There are also mechanics that really work for me, but which might send other gamers running for the hills, such as a lack of mini-maps or an intrusive HUD. I was probably more delighted than I should be to discover that there was no indicator to tell me when my character was drowning — I was going to have to be careful and use my instincts if I wanted to avoid that trip to Davy Jones’ locker.
A pirate’s life for me
I’ll say this for the game: it perfectly simulated the experience of being shanghaied. Since I didn’t play the beta, and the game has very, very little in the way of tutorial, I was thrown headlong into a small pirate outpost with no context as to who I was or what I was supposed to do.
Your primary purpose at first is fulfilling tasks for several questgivers you encounter in outposts across the sea. You can dig up chests for treasure fences, deliver cargo for merchants, and fight undead pirates for what appears to be a coven of witches. The variety at first keeps it feeling fresh.
After a while, though, the novelty of sailing to spits of land, collecting your varied loot, and sailing back to outposts to get your payment starts to lose its luster. The only thing you can spend your money on is cosmetics, which means there doesn’t feel like a tangible sense of progression at all.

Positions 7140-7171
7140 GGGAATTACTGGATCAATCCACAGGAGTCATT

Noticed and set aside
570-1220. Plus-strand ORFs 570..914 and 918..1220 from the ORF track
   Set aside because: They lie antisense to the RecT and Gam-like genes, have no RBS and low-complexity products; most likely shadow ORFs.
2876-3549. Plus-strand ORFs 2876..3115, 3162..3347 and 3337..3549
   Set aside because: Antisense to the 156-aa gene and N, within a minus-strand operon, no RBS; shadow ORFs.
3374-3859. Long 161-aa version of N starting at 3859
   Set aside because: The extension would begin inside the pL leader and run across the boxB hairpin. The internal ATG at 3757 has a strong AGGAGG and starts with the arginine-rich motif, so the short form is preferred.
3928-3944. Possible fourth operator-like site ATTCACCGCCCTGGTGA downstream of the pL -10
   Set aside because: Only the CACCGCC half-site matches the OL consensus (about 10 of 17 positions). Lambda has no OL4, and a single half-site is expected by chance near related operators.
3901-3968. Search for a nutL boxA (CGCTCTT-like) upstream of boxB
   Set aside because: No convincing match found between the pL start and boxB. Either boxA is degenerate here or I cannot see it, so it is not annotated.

It is, in a word, boring.
Just to give an example of the kind of ennui that sets in after playing Sea of Thieves past the initial discovery period: I decided to ditch my friends (sorry, friends) after a while and go it alone. After completing a few treasure hunts with passion and interest akin to ticking off a grocery list, and struggling the whole time to sail a sloop by my lonesome, I was promptly blown out of the water by a larger vessel before I could reap the spoils.
Fair play to the galleon, but it made me feel frustrated, because I found I had no interest in searching for further booty to make up for my loss.
There are whispers here and there of meaningful endgame content (a super-secret wretched hive of scum and villainy, according to Eurogamer), but I never made it that far and I’m not sure I’d want to put in the effort. The only thing that gave me even a glimmer of excitement was the fear I’d encounter the legendary Kraken while sailing by myself.